Monday, July 9, 2007

The USGA Slips Up

What’s going wrong?
Bring in John Feinstein!
by Charlie Leck [9 July 2007]

It’s pretty exciting for me to write this blog every few days, knowing that there are now dozens of regular readers. I know most of you are not golfers, so I hope you’ll forgive me for writing occasionally about this passion of mine. This is one of those occasions.

Something is rotten in Denmark!
Make that Far Hills – as in Far Hills, New Jersey! Something is rotten in Far Hills and I do not like the smell of it.

The USGA – the United States Golf Association – is one of the most important organizations in the world to me. Something isn’t quite right. It’s in air. That is, the smell of it is detectible – even obvious.
What’s going on?

Walter Driver is in charge these days. This, I think, is not a good thing. The pundits are calling him “Non-conforming Driver!” That’s kind of inside! If you’re not a connected golfer, you might not get the joke.

My membership in the USGA has been one of the most important “connections” in my life. This has been a great and an important organization to those of us who love golf. From a distance, the USGA has always been an organization to admire and appreciate. It has always been strong and decisive in protecting the game. Even in moments of controversy, the association has been a pillar of decency and unquestioned high ethics. No one ever supposed that a bottom line, or a matter of profit, might be more important than doing what is absolutely right and required for the good of the game of golf itself.

Now the air is changing. The aroma of something not quite fresh and clean drifts in over the game and that worries me. It began with the cut-back of benefits to staffers (employees) of the USGA. We members have always felt that the staff – the grunts who do the daily work and carry out the decisions of the lofty and temporary members of the Board – were the heart and soul and the future of the USGA. Now, questionable messages have been sent to them. The rumblings are not loud because USGAers are not that way; however, they have been quietly clear.

Word comes now that a couple of significant staffers have been sent on their way. Maybe the firings are justified; yet it has not been done well. The USGA is now operating in that corporate world attitude that declares: “We don’t have to explain anything to you!” It comes across in the press as more of a gutting, once again for financial reasons. Outsiders realize that Walter Non-Conforming Driver is a bottom line guy. What members want is a top-drawer guy. We are the stock holders – we who send our bucks in every year – we who’ve bought shares in the USGA – and we want to know what’s going on.

Selena Robert, writing in the NY Times, verbalized a worry that many of us have about Walter Driver and his modus operandi: “He is the corporate cowboy with luxury tastes who is forcing a Wall Street approach on a nonprofit organization. … The U.S.G.A.'s grassroots slogan is ‘For the Good of the Game.’ Yet Driver projects what's good for him as a member of at least three private clubs with reputations for discriminatory practices: Pine Valley in New Jersey, Augusta National and Peachtree Golf Club in Atlanta. Why join one cabal of bias when you can learn secret handshakes at all three?” [Selena Roberts, NY Times, 16 June 2007]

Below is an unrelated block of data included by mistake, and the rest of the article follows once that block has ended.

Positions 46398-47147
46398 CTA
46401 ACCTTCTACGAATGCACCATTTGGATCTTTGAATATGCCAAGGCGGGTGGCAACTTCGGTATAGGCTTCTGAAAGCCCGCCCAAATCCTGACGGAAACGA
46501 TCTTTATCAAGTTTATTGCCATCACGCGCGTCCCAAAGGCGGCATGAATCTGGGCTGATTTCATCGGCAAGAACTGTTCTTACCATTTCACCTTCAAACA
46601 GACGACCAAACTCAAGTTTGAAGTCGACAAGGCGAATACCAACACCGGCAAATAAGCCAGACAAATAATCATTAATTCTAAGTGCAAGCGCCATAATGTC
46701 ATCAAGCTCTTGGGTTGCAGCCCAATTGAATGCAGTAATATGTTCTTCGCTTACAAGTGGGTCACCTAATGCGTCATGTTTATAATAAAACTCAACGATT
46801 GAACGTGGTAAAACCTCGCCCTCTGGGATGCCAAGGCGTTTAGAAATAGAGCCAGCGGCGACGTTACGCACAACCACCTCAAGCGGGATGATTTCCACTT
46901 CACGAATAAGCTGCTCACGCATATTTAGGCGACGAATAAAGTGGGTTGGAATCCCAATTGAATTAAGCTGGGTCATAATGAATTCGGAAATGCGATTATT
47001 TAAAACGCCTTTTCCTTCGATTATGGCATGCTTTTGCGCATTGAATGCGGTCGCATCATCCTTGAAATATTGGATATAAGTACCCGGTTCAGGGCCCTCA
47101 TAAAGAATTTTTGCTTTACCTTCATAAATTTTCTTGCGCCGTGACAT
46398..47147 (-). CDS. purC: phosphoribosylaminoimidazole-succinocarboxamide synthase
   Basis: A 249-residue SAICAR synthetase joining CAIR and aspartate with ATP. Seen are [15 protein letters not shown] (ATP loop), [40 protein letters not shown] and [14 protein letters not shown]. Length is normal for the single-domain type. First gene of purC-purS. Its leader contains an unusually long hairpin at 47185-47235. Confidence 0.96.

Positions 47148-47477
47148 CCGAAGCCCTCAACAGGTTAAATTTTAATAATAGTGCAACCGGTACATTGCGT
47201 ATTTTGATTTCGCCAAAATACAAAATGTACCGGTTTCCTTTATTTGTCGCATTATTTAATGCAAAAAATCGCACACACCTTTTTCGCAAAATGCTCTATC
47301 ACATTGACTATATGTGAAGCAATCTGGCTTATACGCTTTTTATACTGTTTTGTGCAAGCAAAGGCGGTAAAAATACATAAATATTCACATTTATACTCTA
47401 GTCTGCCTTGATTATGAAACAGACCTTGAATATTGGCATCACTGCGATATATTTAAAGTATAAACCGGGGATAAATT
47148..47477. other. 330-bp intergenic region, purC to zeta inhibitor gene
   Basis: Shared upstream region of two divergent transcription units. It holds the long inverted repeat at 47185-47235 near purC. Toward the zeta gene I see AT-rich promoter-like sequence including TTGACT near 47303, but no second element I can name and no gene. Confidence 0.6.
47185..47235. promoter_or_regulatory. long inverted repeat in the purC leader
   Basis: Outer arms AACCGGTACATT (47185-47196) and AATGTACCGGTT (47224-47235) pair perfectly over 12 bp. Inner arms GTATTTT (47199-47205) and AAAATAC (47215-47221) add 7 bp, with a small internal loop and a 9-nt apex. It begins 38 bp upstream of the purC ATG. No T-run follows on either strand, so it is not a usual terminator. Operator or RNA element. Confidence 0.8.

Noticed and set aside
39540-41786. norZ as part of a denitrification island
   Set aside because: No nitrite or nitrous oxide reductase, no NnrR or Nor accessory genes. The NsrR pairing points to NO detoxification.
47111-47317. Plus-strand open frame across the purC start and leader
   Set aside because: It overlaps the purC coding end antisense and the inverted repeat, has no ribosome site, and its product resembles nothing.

I’ve been in Tim Moraghan’s company a few times and had one very interesting and helpful, long conversation with him a few years ago. He’s one of those guys – and there are dozens of them at the USGA – who reek of loyalty and commitment to the integrity and health of the game of golf. Now Moraghan has been trimmed away. I didn’t know Marty Parkes, who has also been fired, but people do speak highly of him, too. Now there are murmurs about David Fey going next. This is the guy responsible for the U.S. Open at Bethpage Black, one of golf’s greatest and most memorable moments. He is an extraordinary spokesman for the USGA and for the game of golf. He is a great favorite of the membership and presents the right feel and message about the importance of the game above everything else.

Members will be watching closely, ready to make bottom-line decisions about whether or not they will continue to mail in their bucks in support of bottom-line guys who don’t get it about the spirit and life of the game that is more than a game to us out here looking in. One of the fearful things is that the USGA doesn’t need its membership any more. Membership dues seem now to be just a tiny slice of the pie chart that demonstrates bottom-line profits. TV, corporate sponsors and championship event income is much more important. “A typical United States Open is estimated to net more than $25 million for the association,…” [Bill Pennington, NY Times, 11 June 2007]

Here’s my suggestion. Let’s bring John Feinstein in for the investigation. Let him dig into the USGA and it would make one of his finest books – a real thriller like Hamlet.

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